Neurologically normal term infants sometimes present with repetitive, rhythmic myoclonic jerks that occur during sleep. The condition, which is traditionally resolved by 3 months of age with no sequelae, is termed benign neonatal sleep myoclonus. The goal of this review was to synthesize the published literature on benign neonatal sleep myoclonus.
The US National Library of Medicine database and the Web-based search engine Google, through June 2009, were used as data sources. All articles published after the seminal description in 1982 as full-length articles or letters were collected. Reports that were published in languages other than English, French, German, Italian, Portuguese, or Spanish were not considered.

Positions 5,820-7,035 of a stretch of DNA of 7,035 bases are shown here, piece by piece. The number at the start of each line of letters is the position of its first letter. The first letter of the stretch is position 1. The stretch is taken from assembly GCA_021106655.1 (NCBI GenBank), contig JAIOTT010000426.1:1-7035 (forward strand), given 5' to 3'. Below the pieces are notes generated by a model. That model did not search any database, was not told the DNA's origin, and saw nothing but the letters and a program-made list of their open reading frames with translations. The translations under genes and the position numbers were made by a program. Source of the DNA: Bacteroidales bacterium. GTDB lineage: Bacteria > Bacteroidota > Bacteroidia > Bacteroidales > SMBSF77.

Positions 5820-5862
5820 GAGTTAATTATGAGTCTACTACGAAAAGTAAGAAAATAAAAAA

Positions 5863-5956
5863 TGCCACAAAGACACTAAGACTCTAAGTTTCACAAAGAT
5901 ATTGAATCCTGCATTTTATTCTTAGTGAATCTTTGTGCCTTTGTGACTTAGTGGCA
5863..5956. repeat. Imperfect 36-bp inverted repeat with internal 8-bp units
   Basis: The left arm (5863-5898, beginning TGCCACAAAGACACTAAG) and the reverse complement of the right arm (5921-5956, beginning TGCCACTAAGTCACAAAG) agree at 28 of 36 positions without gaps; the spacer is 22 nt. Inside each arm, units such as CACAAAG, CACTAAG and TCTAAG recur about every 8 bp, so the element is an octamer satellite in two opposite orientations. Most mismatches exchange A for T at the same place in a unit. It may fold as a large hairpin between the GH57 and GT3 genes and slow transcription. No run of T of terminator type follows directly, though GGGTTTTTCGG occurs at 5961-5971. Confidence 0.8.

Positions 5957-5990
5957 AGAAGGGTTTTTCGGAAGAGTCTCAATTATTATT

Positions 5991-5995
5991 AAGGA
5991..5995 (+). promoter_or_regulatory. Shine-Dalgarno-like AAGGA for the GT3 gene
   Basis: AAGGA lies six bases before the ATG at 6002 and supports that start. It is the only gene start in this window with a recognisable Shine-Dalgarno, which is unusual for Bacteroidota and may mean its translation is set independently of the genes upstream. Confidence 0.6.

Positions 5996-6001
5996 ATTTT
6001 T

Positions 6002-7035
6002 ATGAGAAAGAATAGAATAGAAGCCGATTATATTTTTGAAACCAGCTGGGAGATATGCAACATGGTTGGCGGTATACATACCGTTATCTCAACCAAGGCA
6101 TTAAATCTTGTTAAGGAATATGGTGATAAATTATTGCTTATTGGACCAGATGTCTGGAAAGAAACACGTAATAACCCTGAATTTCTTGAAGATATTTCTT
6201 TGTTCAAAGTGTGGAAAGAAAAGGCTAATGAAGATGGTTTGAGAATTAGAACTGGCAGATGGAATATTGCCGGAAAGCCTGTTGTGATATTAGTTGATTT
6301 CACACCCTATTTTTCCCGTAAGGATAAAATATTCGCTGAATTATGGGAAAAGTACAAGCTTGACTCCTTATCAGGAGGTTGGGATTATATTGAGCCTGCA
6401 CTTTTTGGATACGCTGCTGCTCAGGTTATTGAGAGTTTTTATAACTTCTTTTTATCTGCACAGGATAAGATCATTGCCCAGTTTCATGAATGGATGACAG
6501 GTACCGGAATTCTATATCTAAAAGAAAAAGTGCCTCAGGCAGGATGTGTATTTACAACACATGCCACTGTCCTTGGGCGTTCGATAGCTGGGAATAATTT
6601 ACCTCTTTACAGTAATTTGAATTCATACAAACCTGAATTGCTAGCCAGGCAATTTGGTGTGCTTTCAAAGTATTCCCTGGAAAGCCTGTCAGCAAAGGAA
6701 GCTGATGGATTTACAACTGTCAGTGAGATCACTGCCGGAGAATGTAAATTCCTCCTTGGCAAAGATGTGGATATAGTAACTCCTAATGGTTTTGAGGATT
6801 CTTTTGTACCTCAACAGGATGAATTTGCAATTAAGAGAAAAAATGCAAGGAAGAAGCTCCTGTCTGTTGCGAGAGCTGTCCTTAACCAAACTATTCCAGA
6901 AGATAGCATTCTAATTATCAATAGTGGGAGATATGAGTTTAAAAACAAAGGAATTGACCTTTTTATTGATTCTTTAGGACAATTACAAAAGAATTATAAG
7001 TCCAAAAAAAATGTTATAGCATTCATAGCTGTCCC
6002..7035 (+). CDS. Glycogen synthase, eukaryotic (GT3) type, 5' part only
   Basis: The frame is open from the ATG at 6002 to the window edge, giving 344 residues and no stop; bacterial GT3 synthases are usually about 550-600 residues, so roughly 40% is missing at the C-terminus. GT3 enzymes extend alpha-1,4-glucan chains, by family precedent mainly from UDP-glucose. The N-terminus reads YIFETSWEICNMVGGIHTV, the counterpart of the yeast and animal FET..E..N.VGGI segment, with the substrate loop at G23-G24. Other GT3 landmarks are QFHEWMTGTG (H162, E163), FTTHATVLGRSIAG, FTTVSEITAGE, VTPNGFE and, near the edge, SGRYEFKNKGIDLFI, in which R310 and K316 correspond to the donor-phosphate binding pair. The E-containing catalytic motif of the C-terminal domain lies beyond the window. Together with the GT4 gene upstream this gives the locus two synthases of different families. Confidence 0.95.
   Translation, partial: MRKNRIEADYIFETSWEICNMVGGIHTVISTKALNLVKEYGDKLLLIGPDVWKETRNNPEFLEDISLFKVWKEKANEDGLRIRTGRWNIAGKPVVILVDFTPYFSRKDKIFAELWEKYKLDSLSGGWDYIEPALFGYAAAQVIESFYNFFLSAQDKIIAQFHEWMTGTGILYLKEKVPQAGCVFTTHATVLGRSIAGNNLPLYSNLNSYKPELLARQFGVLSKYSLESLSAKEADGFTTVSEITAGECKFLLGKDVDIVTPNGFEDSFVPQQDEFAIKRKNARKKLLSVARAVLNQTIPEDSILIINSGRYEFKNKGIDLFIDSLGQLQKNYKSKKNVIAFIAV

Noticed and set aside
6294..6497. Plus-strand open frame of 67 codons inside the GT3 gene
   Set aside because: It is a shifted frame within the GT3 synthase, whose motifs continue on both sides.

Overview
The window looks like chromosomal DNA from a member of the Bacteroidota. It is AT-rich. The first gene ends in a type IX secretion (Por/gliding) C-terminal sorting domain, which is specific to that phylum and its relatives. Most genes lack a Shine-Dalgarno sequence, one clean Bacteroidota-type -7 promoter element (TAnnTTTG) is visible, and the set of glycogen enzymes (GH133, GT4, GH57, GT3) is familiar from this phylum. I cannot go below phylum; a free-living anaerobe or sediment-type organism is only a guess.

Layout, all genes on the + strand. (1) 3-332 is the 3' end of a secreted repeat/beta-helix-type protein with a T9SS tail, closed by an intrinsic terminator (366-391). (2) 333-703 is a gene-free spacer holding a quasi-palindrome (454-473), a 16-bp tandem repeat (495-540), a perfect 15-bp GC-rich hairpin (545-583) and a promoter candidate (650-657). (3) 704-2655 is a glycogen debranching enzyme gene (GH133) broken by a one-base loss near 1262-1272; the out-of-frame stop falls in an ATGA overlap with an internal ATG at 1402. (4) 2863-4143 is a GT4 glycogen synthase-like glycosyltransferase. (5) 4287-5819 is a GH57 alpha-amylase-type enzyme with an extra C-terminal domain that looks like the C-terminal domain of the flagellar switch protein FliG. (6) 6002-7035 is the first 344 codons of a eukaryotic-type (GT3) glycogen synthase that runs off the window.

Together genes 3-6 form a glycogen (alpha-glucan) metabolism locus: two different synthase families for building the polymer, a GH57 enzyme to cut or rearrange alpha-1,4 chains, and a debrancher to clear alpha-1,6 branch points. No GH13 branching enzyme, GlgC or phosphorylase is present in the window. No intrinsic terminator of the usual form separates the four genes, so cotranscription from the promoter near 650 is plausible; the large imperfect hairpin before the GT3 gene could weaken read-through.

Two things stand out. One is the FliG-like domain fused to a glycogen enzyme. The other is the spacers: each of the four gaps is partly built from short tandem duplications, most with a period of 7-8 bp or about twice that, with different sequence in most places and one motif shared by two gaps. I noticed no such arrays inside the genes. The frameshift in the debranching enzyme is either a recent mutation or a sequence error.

We included 24 reports in which 164 term-born (96%) or near-term–born (4%) infants were described. Neonatal sleep myoclonus occurred in all sleep stages, disappeared after arousal, and was induced by rocking the infant or repetitive sound stimuli. Furthermore, in affected infants, jerks stopped or even worsened by holding the limbs or on medication with antiepileptic drugs. Finally, benign neonatal sleep myoclonus did not resolve by 3 months of age in one-third of the infants.
This review provides new insights into the clinical features and natural course of benign neonatal sleep myoclonus. The most significant limitation of the review comes from the small number of reported cases.